If the blade of the knife is covered with dough, let your cake cook for another 10 min.
If the blade is almost perfectly clean, your cake is perfectly baked.
If the blade is spotless, take your cake out immediately.
I’ll bet any one of you ten bucks that when you were 19, you were nowhere near as productive as Eléonor Picciotto.
Picciotto, an expat hailing from France and a recent Boston University grad, is the author of a new cookbook right up my penniless alley: French Cuisine for the Young & Broke. When I graduated high school and packed my life into suitcases bound for college, my relatives gave me awkward dorm cookbooks, straight out of the 80s. They were full of ramen, rice and clever ways to use hot plates, which of course, are now banned. I wish she’d written this thing sooner.
The recipes, ranging from crêpes to croque monsieurs, read easy and don’t send me loading up on overpriced ingredients at Shaws–which is exactly the point, Picciotto tells me over the phone from New York in a clipped, elegant French accent.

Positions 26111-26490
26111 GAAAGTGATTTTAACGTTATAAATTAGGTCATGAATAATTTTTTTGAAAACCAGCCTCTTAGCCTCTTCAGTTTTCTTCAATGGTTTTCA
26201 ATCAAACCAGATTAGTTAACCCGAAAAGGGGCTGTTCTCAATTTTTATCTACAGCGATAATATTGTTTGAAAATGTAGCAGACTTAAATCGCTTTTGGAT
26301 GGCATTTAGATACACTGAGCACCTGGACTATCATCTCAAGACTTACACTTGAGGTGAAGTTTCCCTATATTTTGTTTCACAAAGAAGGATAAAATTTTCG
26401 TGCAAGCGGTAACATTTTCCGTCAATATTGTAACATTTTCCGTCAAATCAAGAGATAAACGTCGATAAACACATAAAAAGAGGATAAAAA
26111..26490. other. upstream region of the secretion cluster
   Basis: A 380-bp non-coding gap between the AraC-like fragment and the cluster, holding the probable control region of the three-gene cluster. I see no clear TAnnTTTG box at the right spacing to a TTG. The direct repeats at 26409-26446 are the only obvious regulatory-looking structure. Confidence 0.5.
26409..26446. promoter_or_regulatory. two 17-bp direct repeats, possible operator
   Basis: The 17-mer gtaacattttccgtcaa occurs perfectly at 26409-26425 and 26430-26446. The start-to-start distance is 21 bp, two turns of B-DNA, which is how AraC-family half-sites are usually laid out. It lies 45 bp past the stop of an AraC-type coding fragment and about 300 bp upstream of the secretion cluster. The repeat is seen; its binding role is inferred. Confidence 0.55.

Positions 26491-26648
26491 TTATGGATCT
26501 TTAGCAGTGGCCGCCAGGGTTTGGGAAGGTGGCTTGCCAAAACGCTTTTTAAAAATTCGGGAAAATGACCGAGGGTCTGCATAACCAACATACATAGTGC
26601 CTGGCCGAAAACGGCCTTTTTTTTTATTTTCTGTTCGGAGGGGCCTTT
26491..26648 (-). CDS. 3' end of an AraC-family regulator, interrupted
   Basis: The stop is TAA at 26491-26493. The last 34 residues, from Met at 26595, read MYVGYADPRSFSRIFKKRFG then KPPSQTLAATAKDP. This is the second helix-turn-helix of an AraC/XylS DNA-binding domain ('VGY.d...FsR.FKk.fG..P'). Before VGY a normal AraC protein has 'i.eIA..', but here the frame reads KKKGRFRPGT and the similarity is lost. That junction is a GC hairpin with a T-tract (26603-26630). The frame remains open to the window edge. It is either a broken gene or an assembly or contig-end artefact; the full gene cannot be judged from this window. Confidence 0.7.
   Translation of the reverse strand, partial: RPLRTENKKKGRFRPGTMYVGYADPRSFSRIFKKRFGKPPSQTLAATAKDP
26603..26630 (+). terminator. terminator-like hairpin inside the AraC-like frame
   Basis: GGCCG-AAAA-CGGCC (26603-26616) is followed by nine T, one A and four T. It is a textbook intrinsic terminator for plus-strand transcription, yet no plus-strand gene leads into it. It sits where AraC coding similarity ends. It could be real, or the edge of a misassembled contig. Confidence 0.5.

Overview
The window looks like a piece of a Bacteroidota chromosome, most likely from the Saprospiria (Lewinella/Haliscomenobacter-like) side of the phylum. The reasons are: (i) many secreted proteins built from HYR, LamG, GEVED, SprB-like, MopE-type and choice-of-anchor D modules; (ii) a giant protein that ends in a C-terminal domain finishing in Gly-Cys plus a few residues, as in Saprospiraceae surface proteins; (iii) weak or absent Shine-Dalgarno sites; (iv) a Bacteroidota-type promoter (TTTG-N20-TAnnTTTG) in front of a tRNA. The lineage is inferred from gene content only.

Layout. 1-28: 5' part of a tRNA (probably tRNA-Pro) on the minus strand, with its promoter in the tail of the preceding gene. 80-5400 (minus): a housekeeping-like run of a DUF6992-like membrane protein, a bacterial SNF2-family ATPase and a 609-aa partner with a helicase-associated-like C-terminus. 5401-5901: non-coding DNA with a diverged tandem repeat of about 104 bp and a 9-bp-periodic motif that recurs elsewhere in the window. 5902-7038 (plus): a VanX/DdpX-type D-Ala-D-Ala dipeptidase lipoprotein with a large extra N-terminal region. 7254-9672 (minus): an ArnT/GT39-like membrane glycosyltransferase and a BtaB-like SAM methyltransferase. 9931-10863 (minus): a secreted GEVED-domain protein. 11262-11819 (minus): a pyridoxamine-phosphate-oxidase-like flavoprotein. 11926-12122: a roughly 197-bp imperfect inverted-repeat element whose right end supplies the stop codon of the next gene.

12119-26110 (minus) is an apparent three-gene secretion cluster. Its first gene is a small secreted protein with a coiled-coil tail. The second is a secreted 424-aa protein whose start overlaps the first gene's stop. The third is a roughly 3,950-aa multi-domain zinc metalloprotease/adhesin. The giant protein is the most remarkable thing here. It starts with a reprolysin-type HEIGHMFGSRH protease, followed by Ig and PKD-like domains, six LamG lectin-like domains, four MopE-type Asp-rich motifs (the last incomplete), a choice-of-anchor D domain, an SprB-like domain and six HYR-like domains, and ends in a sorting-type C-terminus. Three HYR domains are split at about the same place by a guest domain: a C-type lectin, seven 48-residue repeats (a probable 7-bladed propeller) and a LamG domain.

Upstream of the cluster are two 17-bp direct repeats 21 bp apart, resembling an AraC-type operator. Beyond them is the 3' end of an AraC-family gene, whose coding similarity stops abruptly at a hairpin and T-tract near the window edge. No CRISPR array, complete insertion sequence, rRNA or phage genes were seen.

“I’ve always loved cooking and eating good things,” she says. “When I arrived in the U.S. I was shocked at how badly people eat. But, the reason is because of a lack of knowledge, not a lack of money, which is what everyone thinks. If you know how to make a grocery list, which is the hardest part, you’ll be fine.”
After a skiing accident took Picciotto, a former member of the BU Ski Team, off the slopes and landed her in a cast for eight weeks, her friends suggested puttingtogether a cookbook to keep her occupied. She began to host dinners with friends, affectionately named “Supper Clubs,” during which she would create easy desserts or sauces, much to the amazement of her guests.
“People couldn’t believe the stuff I was making, and it was all very simple,” she says.
About a year and a half later, after impersonating a teacher to gain entrance into the BookExpo America in New York, finding a publisher, and revising her recipes seven times, French Cuisine has become a reality.
Though it’s easy to imagine that all French college students whip up pristine petit-fours for breakfast, Picciotto says the biggest difference between us and our cousins across the pond is a sneaky reliance on take-out.
“The big difference is that here, you are used to ordering in,” she says. “We don’t do that in France, because there aren’t really places to order from. No matter how late you are, how long a day you’ve had, you always cook. Even if it’s just pasta, because then you know what’s in it!”